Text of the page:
Expert Blog

Will Apple conquer the world of motoring?

You’ve got an iPhone, an iPad, an iMac, maybe even an iToaster – but will you ever be able to own an iCar? According to recent reports, including from the scrupulously well-sourced Wall St Journal, that could soon be a possibility. Apparently, Apple might start producing its own electric automobile in 2020.

Just how likely is all this? Well, happily, there does seem to be some truth in the swirl of rumours. The WSJ’s original report contains some striking details, and details tend to be persuasive. They include the claim that Apple has set hundreds of employees on a new project – code-named ‘Titan’ – to design a vehicle that ‘resembles a minivan’. And some of those employees are thought to have been plundered from the automotive industry. Apple recently hired a chap called Johann Jungwirth, who was in charge of R&D at Mercedes Benz in North America.        

But before we all start salivating at the prospect of driving iCars, it’s worth applying some health warnings. Apple has been tight-lipped about all the speculation, which you’d expect if they were developing a new vehicle. But that tight-lipped-ness could be for another reason: they don’t really have anything to tell. The WSJ story is careful to point out that ‘Apple ultimately could decide not to proceed with a car.’ Perhaps they’re simply looking into the possibility. Or perhaps they’re more interested in technology that’s car-related. After all, they’ve already worked ontouchscreen dashboards. Could we eventually see iBatteries, iWheels and iExhaustPipes?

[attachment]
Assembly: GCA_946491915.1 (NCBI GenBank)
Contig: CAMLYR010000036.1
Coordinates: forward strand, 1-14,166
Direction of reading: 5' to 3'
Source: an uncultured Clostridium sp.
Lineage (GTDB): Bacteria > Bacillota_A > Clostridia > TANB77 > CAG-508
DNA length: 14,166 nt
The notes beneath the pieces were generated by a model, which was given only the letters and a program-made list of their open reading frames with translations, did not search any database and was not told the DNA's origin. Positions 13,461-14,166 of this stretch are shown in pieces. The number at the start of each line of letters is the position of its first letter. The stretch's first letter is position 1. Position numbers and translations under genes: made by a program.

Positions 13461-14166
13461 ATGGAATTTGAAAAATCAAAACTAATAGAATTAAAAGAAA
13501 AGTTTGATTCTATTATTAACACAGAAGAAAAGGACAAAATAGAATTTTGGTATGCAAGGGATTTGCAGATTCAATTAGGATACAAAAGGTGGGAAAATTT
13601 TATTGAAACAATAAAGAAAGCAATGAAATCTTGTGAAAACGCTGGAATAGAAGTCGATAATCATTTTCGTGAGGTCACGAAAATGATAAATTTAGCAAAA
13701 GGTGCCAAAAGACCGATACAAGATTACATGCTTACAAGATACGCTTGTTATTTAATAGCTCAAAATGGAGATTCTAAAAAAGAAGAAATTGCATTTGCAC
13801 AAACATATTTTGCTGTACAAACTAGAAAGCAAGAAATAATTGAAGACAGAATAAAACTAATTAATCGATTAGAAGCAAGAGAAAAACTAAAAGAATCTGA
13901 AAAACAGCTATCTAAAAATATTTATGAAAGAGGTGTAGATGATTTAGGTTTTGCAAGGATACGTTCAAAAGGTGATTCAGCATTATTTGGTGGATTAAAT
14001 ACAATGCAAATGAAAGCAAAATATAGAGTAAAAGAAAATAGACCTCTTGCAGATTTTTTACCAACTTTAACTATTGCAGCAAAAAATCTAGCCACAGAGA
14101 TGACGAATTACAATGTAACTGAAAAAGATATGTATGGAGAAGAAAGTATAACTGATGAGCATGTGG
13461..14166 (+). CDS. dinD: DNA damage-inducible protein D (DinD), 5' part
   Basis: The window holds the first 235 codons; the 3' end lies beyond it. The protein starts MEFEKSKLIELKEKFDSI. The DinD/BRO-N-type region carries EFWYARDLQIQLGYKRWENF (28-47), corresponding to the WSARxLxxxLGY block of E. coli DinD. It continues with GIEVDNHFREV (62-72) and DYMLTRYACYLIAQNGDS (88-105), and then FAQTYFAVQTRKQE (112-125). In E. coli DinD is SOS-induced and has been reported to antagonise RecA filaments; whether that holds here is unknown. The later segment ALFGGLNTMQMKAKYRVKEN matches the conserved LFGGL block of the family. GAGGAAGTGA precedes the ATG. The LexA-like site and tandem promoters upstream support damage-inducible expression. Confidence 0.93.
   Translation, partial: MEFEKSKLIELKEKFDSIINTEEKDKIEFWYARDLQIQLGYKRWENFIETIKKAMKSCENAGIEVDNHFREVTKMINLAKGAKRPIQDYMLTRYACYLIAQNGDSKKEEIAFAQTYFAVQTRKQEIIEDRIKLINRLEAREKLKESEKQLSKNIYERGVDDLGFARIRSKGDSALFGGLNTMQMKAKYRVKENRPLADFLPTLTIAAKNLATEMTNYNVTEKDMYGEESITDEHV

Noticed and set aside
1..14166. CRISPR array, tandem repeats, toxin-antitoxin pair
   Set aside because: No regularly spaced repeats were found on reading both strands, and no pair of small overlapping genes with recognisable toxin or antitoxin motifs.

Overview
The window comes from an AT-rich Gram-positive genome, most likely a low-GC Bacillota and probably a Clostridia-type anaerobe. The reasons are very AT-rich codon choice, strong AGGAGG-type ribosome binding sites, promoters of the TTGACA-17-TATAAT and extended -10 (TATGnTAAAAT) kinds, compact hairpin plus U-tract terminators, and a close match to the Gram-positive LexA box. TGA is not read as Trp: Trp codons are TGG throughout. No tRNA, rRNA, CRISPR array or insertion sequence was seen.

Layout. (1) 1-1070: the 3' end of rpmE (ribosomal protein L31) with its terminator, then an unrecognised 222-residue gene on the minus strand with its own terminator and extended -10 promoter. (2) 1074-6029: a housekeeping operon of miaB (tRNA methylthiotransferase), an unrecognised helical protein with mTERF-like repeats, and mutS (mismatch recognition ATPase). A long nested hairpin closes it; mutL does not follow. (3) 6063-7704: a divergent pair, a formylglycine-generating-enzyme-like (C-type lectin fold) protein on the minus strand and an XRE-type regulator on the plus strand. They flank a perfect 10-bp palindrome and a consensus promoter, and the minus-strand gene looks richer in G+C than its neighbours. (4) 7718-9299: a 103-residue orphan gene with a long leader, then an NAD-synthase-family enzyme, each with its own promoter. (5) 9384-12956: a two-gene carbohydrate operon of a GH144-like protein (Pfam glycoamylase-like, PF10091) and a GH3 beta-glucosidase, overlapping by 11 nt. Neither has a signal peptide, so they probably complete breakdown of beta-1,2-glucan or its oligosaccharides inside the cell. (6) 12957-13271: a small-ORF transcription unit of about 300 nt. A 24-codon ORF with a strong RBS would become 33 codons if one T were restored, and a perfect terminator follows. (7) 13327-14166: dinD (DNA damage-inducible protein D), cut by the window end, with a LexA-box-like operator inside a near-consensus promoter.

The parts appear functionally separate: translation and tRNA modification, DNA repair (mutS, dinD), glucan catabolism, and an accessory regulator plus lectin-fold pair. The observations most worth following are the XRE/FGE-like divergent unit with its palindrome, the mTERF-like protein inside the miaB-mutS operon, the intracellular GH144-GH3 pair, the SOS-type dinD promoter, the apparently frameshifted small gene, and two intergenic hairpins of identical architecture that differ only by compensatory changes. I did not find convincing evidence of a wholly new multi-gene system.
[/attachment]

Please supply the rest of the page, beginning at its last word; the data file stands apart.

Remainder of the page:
The answers will lie not just in Apple’s ambition, but also in the business case. Manufacturing cars is a tremendously expensive pursuit that requires $millions, if not $billions, worth of infrastructure, along with years of testing and of abiding by government regulations. This is why it suits the established manufacturers, who know what it’s all about. Tech companies such as Google and Tesla may be making the headlines, but it’s still Ford and BMW who are making more cars.

Yet Apple is also sitting on about $178 billion of cash, according to some estimates. Its products are known and coveted around the world. If any company can dream big, they can – and so can we.

And we sure do like to dream about the future, as we’ve proved in blog-posts before now. Just imagine a roadscape where there’s no roar of engines; just the electronic whirr of Apple’s iCar and Google’s autonomous car and Tesla’s latest Model whatever and perhaps even Quant’s salt-water-mobile. The world of motoring could be entirely different from how it is now. It could be stuffed with new entrants.

Or perhaps there will be only one new entrant that counts: Apple. It’s funny how their iPhones and iPads have become a global standard. The ones that you and I use are the same, more or less, as the ones that Hollywood superstars and mega-rich oligarchs use. There’s something unstoppably ubiquitous about them.

What if that same magic could be recreated with automobiles? Would cars remain a status symbol, as they are now, or would Apple’s car be the only status symbol that counted? Would there be hundreds of thousands of black or white iCars everywhere you look? For many people, that will sound like a utopia. For Mark Mason, it’s probably closer to Hell.

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